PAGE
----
Laverne Johnson makes just $14.10 an hour in the laundry room after working for her Chicago nursing home for 10 years. At 65, she would like to be able to retire soon. “I don’t want to be working at 70 years old,” she said. But “I can’t retire because I’m not making enough money.” She often has to prioritize which bills she’ll pay in a given month. “You got to pinch here, pinch here, pinch here. That’s not fair we got to do that.”

Now she fears she’s putting her health at risk. She has to take city buses to work. Although her facility originally offered extra hazard pay only to people assigned to work the Covid floor, other staff members have to go to the floor as well; Johnson delivers linens, and the dietary staff delivers meals. And while the Covid patients’ laundry isn’t supposed to be sent down the general chute, it often gets mixed in, so she’s never sure what she’s getting exposed to. The facility has been waiting two or three days to tell staff when someone tests positive. “I don’t know if I’m working with somebody that has it,” she said.

Because she’s unsure if she’s been exposed, she hasn’t visited her 91-year-old mother, whom she used to see once or twice a week, in two months. “I talk to her on the phone everyday, but that’s not the same,” she said.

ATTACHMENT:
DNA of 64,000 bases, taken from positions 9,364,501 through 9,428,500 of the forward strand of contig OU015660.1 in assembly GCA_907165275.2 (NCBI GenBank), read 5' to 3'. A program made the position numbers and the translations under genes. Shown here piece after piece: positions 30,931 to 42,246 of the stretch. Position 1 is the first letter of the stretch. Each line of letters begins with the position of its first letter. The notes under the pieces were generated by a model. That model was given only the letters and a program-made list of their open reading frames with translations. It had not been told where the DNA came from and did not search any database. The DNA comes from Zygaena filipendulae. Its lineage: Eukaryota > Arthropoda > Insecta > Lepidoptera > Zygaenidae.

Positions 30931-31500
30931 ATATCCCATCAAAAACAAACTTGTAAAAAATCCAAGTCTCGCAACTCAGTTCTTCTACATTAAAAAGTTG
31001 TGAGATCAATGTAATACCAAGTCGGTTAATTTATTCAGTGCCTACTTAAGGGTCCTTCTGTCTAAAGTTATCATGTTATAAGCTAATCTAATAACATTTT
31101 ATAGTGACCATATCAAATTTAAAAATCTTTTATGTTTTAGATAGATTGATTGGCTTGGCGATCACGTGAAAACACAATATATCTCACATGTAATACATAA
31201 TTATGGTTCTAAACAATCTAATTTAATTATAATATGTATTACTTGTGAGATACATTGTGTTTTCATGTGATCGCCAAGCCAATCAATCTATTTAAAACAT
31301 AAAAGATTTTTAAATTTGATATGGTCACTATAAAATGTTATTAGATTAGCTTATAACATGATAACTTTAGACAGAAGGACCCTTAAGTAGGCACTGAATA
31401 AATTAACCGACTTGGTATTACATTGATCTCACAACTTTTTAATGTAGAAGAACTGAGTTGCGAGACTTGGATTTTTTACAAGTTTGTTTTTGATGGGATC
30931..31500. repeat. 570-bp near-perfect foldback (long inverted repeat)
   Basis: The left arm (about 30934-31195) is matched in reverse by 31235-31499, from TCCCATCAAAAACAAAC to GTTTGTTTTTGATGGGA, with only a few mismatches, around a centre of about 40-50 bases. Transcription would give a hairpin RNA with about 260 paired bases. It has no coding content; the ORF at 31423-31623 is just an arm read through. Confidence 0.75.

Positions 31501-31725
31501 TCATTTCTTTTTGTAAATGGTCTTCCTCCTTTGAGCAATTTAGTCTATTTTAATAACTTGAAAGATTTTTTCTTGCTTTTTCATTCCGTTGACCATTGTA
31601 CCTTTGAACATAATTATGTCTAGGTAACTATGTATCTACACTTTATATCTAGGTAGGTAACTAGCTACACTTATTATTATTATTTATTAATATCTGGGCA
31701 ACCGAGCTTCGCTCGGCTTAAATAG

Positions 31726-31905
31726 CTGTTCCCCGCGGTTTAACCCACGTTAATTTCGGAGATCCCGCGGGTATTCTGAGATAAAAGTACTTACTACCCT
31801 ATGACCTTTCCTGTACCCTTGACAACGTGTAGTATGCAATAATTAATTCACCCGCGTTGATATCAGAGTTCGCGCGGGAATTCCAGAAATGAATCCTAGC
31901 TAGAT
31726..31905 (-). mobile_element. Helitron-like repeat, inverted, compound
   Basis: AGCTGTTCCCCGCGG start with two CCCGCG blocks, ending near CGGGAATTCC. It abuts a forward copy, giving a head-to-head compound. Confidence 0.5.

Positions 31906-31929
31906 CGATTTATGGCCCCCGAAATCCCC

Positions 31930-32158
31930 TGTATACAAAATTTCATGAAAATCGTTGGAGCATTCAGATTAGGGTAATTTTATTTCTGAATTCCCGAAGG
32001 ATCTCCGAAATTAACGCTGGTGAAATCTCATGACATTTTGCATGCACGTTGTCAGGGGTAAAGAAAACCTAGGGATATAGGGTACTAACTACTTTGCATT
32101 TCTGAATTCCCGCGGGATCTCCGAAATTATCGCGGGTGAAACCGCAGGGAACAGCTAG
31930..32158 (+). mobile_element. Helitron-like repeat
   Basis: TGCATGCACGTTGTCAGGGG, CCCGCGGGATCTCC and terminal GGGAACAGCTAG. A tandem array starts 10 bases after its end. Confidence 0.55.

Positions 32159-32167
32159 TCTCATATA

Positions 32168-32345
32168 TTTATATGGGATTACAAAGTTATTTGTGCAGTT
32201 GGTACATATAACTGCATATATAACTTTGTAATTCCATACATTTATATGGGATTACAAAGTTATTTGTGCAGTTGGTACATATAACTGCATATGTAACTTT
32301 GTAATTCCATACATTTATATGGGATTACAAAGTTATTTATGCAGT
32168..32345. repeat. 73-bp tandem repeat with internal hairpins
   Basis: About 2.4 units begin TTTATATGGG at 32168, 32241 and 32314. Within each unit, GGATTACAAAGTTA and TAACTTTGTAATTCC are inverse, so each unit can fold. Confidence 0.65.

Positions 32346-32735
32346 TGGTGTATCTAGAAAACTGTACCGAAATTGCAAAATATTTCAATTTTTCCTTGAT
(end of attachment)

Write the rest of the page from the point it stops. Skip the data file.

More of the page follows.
When the nurses and nursing assistants are overwhelmed at her facility because of a lack of staff, Johnson often pitches in, serving the residents their lunches and taking them outside for smoke breaks. Employees are stretched even more thinly than usual with the coronavirus. This past Sunday “was just chaos,” Johnson said. “They were so short-handed.”

“We’re just overworked and underpaid,” she added.

For-profit nursing homes often keep staffing levels low in order to increase profits, putting a heavier burden on the remaining employees, who have to care for more patients. Seventy percent of the country’s 15,400 facilities are for-profit.

That’s been true at the facility where Brown works, where the situation before the pandemic was much the same as during it. “We were dealing with these things way before Covid,” he said. His facility was frequently short-staffed, leaving CNAs like him to care for 15 to 20 residents per shift. It’s not just backbreaking work—it’s also time-intensive. Brown gets residents out of bed, bathes them, grooms them, dresses them, changes their diapers or helps them go to the bathroom, rotates them so they don’t get bed sores, feeds them, and brings them into common areas for meals or activities. It typically takes him an hour or two to complete everything a resident needs.